6 talk-more tasks to try

Mother & Baby (Australia) - - Baby Talk -

1. WAIT!

Young chil­dren take longer than adults to think about what they hear – up to 12 sec­onds after you have fin­ished speak­ing. So wait a lit­tle longer be­fore say­ing some­thing else in or­der to give your child time to re­spond.

2. BE FLEX­I­BLE

Young chil­dren eas­ily lose in­ter­est: it’s per­fectly nor­mal and not a sign that she’s not en­joy­ing your time to­gether. Fol­low her lead and do some­thing else in­stead.

3. CRE­ATE TALK­ING TIME

Make rou­tine tasks, such as nappy changes and get­ting dressed, into times where you fo­cus on talk­ing with your child. Hear­ing you talk about the same thing lots of times helps your child learn to talk more.

4. SHOW HER HOW IT’S DONE

Demon­strate what she should say rather than crit­i­cis­ing what she is say­ing. If, for ex­am­ple, your child says, ‘There tat’, you say, ‘Yes, it’s a cat’. She’ll learn faster if you do it this way rather than if you say, ‘It’s not ‘tat’, it’s ‘cat’.’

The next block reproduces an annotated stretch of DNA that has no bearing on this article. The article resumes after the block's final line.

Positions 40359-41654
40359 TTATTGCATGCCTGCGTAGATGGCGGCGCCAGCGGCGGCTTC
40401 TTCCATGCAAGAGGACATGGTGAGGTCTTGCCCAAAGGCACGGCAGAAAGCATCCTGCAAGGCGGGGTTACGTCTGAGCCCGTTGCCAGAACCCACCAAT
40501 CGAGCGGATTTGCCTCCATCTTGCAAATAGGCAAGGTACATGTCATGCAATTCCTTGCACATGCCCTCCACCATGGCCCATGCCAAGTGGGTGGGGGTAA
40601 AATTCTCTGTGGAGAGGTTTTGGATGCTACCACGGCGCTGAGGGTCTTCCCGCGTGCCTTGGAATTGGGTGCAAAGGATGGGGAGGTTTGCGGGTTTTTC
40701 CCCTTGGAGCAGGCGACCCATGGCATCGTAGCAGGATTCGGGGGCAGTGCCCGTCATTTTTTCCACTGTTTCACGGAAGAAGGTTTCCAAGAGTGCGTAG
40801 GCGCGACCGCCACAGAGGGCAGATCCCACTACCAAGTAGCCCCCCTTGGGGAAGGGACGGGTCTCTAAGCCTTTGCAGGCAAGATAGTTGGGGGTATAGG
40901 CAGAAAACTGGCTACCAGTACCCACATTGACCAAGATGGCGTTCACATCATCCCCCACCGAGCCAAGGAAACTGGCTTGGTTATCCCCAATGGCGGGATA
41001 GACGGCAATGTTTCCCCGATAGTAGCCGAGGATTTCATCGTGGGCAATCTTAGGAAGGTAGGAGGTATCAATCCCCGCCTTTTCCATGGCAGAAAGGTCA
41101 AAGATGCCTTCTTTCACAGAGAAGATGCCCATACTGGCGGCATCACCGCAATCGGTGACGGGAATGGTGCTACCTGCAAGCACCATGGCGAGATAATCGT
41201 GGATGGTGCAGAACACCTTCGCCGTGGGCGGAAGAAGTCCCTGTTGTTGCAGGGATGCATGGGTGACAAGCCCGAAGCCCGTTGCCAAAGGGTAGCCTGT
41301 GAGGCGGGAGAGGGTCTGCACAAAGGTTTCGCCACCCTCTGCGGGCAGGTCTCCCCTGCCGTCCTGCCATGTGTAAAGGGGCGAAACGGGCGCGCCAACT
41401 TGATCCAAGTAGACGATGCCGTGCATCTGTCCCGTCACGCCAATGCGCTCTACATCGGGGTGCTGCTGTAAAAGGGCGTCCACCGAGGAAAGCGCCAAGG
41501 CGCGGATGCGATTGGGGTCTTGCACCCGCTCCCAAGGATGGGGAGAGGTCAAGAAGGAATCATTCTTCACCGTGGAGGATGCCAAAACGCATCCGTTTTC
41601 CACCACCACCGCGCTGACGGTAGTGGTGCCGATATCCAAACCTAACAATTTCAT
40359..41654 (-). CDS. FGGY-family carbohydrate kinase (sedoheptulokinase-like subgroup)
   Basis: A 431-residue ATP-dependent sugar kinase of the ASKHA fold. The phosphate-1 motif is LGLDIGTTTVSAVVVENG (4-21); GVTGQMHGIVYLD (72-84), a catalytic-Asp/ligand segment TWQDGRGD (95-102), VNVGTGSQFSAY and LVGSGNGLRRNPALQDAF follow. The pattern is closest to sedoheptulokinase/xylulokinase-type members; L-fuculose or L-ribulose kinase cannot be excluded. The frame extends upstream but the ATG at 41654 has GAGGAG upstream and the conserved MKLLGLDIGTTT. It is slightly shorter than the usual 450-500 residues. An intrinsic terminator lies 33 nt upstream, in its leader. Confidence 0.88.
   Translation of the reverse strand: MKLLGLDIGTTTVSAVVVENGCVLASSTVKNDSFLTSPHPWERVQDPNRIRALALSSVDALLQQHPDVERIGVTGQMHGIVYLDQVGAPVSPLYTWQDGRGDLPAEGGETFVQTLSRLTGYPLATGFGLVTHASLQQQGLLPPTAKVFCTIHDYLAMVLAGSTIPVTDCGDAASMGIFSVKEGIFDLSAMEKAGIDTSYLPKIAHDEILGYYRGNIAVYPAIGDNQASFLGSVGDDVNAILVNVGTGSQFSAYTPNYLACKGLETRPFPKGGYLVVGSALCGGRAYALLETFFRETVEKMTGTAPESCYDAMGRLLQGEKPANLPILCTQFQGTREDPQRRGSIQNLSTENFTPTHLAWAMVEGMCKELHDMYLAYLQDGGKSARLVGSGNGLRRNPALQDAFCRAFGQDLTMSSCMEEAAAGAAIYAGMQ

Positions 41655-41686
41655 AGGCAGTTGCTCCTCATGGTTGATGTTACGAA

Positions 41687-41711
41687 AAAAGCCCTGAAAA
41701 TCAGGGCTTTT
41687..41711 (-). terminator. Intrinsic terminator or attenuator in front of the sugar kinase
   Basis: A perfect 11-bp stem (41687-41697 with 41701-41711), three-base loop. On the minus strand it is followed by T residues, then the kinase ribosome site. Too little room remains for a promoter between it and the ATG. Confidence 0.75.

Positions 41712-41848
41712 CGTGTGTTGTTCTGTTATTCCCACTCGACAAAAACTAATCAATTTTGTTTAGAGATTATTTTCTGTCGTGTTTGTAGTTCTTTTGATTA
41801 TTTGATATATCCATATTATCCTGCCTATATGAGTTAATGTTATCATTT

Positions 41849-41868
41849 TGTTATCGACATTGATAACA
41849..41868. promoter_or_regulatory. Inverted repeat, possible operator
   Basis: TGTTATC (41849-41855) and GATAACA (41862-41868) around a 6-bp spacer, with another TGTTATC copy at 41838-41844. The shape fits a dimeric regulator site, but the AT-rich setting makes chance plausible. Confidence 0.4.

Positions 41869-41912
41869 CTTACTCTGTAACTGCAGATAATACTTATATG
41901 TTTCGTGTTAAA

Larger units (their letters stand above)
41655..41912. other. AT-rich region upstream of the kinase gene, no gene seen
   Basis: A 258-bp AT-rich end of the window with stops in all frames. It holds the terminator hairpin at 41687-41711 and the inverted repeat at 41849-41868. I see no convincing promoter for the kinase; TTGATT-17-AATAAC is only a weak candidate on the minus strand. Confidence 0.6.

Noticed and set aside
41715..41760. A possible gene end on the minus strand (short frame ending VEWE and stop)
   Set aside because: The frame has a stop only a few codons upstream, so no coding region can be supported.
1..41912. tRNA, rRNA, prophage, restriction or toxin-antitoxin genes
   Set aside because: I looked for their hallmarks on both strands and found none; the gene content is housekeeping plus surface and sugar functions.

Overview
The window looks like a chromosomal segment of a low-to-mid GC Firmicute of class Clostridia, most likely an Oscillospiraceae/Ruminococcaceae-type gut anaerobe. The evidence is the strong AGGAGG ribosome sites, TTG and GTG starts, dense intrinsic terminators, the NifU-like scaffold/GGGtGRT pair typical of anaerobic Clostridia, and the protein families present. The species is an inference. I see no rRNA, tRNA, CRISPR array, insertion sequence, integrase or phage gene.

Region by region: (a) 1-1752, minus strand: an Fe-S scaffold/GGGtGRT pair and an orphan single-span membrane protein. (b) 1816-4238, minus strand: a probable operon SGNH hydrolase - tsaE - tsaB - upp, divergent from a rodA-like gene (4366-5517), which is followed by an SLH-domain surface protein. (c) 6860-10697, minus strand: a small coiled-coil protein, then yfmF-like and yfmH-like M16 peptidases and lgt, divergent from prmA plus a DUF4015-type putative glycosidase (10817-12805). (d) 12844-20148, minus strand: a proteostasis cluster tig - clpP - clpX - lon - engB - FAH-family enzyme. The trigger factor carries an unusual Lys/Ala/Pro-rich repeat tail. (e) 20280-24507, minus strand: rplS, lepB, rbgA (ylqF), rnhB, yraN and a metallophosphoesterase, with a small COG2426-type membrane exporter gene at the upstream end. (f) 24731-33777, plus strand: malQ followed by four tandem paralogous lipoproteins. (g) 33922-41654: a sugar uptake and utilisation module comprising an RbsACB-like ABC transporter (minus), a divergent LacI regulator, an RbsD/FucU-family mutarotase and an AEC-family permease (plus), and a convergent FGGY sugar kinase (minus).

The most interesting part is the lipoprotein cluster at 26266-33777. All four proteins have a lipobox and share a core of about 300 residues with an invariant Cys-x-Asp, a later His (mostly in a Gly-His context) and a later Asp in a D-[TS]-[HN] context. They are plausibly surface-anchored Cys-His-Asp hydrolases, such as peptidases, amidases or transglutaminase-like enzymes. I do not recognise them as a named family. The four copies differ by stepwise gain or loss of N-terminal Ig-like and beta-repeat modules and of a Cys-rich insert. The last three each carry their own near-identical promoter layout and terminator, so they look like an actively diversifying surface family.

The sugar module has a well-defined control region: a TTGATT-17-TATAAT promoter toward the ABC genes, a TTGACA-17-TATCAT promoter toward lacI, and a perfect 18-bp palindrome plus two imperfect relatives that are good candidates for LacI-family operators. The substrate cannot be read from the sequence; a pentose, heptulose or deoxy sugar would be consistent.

5. STICK TO YOUR FIRST LAN­GUAGE

Speak nat­u­rally to help your child’s de­vel­op­ing lan­guage skills. If English isn’t the lan­guage you nor­mally use at home, your child will find it eas­ier to learn it later after she’s got a good foun­da­tion in your home lan­guage.

6. EX­ER­CISE HER MOUTH

Get your child to fo­cus on her mouth in any way that works. Ac­tiv­i­ties such as eat­ing, brush­ing teeth and pulling faces en­cour­ages greater word de­vel­op­ment.

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